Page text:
Then he recounted to the jury one particular conversation that he said had given him great succour. “My daughters came into my study. I was reading. And they said: ‘Daddy, if not now, when? If not you, who? Who is going to stand up for women with unexpected and badly damaged babies?’ I had the support of my family, and we were able to proceed ahead.”

      George Tiller, murdered by a pro-lifer, Sunday 30th May 2009

      Comment by jesurgislac — July 8, 2010 @ 2:09 pm | Reply

    • More abortion facts:

      After his murder, it’s not clear who will take his place. In the mainstream media, Tiller is frequently described as “controversial.” But in the tight-knit world of abortion providers and pro-choice activists, he was often called a saint, because he took on the hardest cases, whether they could pay or not, and was incredibly tender with his patients. “His clinic was known for really treating women with extraordinary decency and respect,” says Carol Joffe, a professor of sociology at the University of California, Davis, and one of the country’s foremost experts on abortion. They sent him volumes worth of letters of effusive and urgent thanks.

      Tiller’s death is an incalculable loss to women’s health care. There are two other clinics that do late-term abortions, but neither are known for taking patients regardless of their ability to pay or for ministering so comprehensively to their emotional needs. Tiller’s murder leaves a void that could imperil women across the country.

      Late-term abortion is often spoken of as the most morally dubious aspect of the abortion debate. Many people who are nominally pro-choice, particularly politicians, are quick to condemn it, to treat the work that Tiller did as repugnant even if it’s legal.

      Ironically, though, many of the procedures Tiller did were as far away from the much-reviled concept of “abortion on demand” as one could get. Unwanted pregnancy can, to some extent, be prevented. A pregnancy that goes horribly wrong cannot. Almost anyone of child-bearing age could end up needing Tiller’s services. And now some of them will be forced to carry pregnancies to term against their will even when their fetuses can’t survive outside the womb.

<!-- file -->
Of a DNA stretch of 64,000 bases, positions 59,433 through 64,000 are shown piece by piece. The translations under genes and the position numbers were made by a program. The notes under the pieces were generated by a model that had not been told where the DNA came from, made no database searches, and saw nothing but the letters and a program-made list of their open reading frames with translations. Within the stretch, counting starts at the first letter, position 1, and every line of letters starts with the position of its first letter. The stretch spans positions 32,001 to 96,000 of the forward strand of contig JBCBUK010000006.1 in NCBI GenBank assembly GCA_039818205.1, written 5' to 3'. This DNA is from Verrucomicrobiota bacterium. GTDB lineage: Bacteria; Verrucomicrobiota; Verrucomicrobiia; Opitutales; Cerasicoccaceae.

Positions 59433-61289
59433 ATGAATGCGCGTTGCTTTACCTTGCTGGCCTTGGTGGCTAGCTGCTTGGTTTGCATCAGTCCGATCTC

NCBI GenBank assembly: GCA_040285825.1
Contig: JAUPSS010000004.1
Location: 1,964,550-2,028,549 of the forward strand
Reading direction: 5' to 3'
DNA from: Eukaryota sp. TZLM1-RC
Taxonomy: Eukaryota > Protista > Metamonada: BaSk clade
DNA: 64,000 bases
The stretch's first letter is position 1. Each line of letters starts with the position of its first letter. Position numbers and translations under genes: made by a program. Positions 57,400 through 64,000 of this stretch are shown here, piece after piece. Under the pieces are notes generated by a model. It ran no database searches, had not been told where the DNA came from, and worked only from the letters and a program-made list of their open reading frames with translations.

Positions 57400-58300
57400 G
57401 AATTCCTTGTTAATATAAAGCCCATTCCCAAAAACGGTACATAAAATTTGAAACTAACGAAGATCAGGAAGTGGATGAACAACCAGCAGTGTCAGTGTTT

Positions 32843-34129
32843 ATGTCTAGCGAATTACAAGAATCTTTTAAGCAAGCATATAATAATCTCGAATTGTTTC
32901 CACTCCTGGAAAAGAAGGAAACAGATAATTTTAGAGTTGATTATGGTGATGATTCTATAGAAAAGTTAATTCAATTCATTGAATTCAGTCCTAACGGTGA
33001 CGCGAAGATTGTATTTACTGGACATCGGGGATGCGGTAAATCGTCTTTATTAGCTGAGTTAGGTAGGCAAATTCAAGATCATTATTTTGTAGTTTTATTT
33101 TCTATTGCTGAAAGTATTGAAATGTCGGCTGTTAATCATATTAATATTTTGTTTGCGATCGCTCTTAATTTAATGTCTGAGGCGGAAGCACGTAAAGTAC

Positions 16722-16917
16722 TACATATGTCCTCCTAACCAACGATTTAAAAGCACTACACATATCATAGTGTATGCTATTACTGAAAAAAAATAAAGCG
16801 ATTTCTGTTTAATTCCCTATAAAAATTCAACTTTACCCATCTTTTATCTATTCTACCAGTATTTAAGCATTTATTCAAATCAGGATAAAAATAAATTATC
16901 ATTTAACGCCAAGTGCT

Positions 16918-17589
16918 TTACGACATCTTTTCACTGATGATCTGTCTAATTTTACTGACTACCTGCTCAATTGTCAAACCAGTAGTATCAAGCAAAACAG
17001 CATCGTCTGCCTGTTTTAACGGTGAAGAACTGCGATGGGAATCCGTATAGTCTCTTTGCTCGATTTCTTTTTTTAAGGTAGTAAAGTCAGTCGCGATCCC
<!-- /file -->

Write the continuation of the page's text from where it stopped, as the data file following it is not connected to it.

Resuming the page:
Bill Harrison, an abortion provider in Arkansas, referred hundreds of patients to Tiller over the years. “To do what George does is like doing major cancer surgery,” he says. “It’s a subspecialty all its own. It took a real organization to do it safely and effectively and cheaply like he did it.” Over the years, Harrison had 20 or 30 patients who were so poor that he had to give them money for gasoline to get to Wichita. “I would call him and tell him about the patients, and he would say, ‘Send them up,'” he says. “Obviously if they couldn’t pay for gasoline, they couldn’t pay for anything, and he did the abortions anyway.” The compassion of Doctor Tiller

      Comment by jesurgislac — July 8, 2010 @ 2:13 pm | Reply

  29. pro lifers don’t promote abortion like planned parenthhod does prolifer don’t make money off of abortions like planned parenthood does. umm she meaning abbey johnson is only telling the truth of what she witnessed

    Comment by chris — July 8, 2010 @ 1:42 pm | Reply

    • pro lifers don’t promote abortion

      Oh yes, you do. Every pro-lifer who ever fulminated against contraception and comprehensive sex education and access to family planning clinics was promoting abortion.

      prolifer don’t make money off of abortions like planned parenthood does.

      Planned Parenthood is a non-profit. Providing abortions isn’t a profitable undertaking.

      Pro-lifers make money off the adoption industry. Now that’s a profitable undertaking – selling babies.

      abbey johnson is only telling the truth of what she witnessed

      Just because you want to believe she’s not lying, doesn’t mean she’s telling the truth.

      Comment by jesurgislac — July 8, 2010 @ 2:04 pm | Reply

  30. your logic is flawed all because we don’y want contraception etc…….. don’t mean we are for abortion you have your wires crossed.
    Despite legally being classified as a non-profit organization, Planned Parenthood reported an average annual “surplus” of over $40 million from the fiscal years ending in 2001 through 2006.[4] and had over $1 billion in income in 2006. Planned Parenthood had profits of nearly $115 million and received $336 million dollars from the government in order to carry out its operations, including almost 300,000 abortions that year. thats a good non profit organization you have there

    Planned Parenthood annually gives awards to those who support their agenda and the top award which they give is called The Margaret Sanger Award. [6] [7] 80% of those who have won this award have been pro-eugenics.

    Margaret Sanger was the founder of Planned Parenthood and was also a proponent of eugenics, believing that blacks were a racially inferior race, along with being a member of both the American Eugenics Society and the English Eugenics Society. [8] [9] She has been widely praised by many liberal politicians like Hillary Clinton. [10]